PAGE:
Interview with Sonyo Estavillo
How did you become a writer?
Great question. It’s something that's always been a part of me. Being a military brat, I turned to writing as a companion. I carried a pen and notepad with me wherever I went, to the point that I eventually accumulated cases of writings. I remember my second-grade teacher telling me that I’d grow up to be a writer, when I thought I wanted to be a doctor or something that would actually make money. I suppose I’ve always had too much to say to be anything but a writer.
What inspires you to write?
Self-expression, storytelling and a desire to share my innermost desires, fears, and inadequacies as well as commentary on the world we live in.
How do you develop your plot and characters?
I like to create flawed, complex characters who resemble both myself and the real and imagined people in my life. I’m an information sponge that enjoys meeting and conversing with intriguing individuals, whether they be the homeless woman who shuffles down my street every day, the 7-11 clerk, or the guy bagging my groceries. There are so many quirky people out there who have influenced my character development.
Could you share some of your challenges as a writer?
I have a full-time job in content creation, so I’m constantly creating either visual (via videos) or writing content. Most often I’ll write for nearly eight hours straight at work; then, I come home to do more of my own writing, working on my new manuscript in the evening. I’m also a mom to a precocious preschooler, so my struggle is creating adequate time to work on my manuscripts. My daily goal is to complete at least 1,000 words. Sometimes I’m well over, but too often I’m under. In a perfect world, I’d love to write specifically on my novel for eight hours a day. I hope that writing novels will be my full-time job in the future.
Tell me about your protagonist. What's your favorite trait and/or weakness?
Liam “Happy” O’Brien is conflicted because he’s about the most miserable yet remarkable character one could imagine. He suffers – or so he thinks – from a condition known as Moebius syndrome, which is essentially partial facial paralysis that prevents him from smiling. In fact, he’s never smiled during his entire life. Yet, he has a brilliant mind and a cutting wit. He was born with a silver spoon and is well educated, but despises his circumstances. He’s a spoiled brat who is also a victim of a highly dysfunctional family, which many of us can empathize with. He’s experienced a lot of mental anguish perpetrated by his parents, and he doesn’t particularly like the person he’s become. He’s inherently uncomfortable with himself, but he’s able to thrive in spite of it all.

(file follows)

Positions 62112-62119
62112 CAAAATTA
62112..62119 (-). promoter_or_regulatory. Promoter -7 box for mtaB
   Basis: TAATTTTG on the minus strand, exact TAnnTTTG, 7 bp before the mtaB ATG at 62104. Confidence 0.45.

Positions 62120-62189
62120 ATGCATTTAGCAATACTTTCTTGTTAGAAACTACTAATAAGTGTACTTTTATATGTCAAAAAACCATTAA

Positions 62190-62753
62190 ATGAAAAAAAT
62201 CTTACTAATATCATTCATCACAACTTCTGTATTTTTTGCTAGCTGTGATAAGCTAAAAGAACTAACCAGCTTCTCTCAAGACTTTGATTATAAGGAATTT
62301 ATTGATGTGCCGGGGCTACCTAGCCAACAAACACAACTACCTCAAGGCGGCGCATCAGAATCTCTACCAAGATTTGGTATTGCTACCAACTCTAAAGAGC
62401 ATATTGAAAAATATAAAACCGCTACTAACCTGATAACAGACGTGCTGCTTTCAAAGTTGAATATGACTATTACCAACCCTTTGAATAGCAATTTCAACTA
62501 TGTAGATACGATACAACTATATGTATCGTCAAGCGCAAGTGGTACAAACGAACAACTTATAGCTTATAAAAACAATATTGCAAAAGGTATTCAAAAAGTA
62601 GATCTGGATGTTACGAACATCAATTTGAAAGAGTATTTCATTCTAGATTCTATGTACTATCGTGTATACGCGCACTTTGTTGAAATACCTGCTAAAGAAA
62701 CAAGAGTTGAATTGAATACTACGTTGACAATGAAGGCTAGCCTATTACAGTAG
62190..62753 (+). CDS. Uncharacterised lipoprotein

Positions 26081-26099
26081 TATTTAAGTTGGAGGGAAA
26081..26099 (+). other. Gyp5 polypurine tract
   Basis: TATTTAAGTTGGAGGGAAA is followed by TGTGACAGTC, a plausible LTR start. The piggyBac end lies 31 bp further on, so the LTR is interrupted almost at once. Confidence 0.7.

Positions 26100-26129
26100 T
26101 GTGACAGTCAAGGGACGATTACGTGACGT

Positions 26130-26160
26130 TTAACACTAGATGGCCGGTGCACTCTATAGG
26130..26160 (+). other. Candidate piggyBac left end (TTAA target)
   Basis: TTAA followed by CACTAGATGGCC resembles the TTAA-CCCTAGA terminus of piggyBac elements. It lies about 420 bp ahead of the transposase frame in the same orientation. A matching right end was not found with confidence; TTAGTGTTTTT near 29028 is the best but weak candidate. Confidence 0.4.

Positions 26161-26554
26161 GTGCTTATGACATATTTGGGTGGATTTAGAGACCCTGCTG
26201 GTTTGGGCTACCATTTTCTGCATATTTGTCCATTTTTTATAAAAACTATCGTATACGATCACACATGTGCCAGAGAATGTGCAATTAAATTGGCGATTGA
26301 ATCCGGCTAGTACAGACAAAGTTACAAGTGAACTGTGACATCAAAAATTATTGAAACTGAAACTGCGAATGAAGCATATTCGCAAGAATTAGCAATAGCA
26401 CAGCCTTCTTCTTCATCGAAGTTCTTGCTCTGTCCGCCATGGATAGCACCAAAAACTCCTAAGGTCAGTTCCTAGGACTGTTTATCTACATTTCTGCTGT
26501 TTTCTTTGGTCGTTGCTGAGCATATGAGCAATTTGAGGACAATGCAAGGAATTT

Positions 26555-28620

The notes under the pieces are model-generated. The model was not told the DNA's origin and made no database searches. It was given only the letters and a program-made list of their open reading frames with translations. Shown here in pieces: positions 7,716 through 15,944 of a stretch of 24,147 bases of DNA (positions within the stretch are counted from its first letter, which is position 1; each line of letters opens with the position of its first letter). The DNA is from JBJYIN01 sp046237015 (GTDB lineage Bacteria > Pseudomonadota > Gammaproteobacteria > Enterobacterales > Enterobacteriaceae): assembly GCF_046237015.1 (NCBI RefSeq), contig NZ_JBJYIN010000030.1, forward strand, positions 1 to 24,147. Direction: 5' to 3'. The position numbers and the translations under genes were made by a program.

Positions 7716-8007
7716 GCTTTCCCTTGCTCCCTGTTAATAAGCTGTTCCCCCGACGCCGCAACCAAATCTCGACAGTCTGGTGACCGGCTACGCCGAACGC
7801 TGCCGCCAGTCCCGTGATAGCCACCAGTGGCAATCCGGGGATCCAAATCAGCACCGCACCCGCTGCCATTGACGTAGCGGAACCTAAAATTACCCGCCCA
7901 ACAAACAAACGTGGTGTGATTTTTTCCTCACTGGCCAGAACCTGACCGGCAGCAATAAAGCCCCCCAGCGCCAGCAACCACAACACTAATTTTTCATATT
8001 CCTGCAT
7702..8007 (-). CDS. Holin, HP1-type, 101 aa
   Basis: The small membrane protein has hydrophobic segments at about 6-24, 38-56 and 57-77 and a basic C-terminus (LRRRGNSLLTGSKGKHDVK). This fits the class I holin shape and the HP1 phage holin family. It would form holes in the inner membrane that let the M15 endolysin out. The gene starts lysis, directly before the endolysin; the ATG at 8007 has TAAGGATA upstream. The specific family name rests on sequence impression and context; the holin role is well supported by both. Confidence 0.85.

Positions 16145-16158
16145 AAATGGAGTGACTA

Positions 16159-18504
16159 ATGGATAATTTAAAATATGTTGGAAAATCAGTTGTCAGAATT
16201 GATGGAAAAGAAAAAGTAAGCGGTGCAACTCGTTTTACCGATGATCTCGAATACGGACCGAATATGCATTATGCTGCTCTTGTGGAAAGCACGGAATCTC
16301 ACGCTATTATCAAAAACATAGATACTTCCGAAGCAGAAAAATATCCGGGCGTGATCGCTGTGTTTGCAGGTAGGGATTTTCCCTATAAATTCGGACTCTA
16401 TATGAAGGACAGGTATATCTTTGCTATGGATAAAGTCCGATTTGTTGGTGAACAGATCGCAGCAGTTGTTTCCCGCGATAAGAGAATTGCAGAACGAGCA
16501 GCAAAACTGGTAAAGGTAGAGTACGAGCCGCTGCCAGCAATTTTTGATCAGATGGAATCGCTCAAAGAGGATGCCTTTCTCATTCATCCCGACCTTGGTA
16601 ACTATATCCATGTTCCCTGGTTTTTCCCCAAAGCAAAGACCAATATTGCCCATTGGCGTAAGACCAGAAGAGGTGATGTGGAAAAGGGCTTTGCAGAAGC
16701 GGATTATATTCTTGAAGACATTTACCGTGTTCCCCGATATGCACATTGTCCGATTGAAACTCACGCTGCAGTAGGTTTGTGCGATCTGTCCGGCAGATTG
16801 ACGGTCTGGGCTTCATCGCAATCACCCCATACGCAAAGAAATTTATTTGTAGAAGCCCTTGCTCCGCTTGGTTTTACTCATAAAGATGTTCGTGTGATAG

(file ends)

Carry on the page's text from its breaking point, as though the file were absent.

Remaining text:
How does your antagonist create conflict?
Gordie O’ Brien, wealthy business mogul, serial cheater, and expert at hurling insults, is a hard man to please. As successful as he is at profiting from lucrative business deals, he’s nowhere near being a good husband or father. His behavior caused Happy’s mom to abandon the family early on, leaving an indefinite strain on father-son relations.
What are your current/future projects?
I am currently working on an adult thriller novel that features an incredible female detective who is investigating several murders of undocumented immigrants, while also struggling with the murder of her own father years before. It is my first third-person present tense manuscript written in three points of view.
Do you have a routine you follow when writing?
My manuscripts, so far at least, have begun with the idea of a strong central character and certain plot elements that mirror what’s going on in our culture or my own life. In terms of a process, I tend to write in-depth character sketches and backstory beats before drafting. While I do some plotting, at the same time I’m not a heavy plotter. If that makes sense? So I’m not a “plotter” or a “pantser,” but a hybrid. The biggest thing for me is to understand and develop three-dimensional characters.When I do this, the plot tends to flow much smoother. My background in film and screenwriting has helped me to visualize the stories I write. I tend to have an overall scope of what the story is about, any intended twists, who did it, and the ending.
If you could go back in time to give yourself advice, what would it be?
Never compromise your goals for somebody else’s.
Do you have any advice for aspiring writers?
Never stop writing and don’t give up. The publishing world is very difficult and it’s a long journey that takes tenacity.
What is your preferred method for readers to get in touch with you?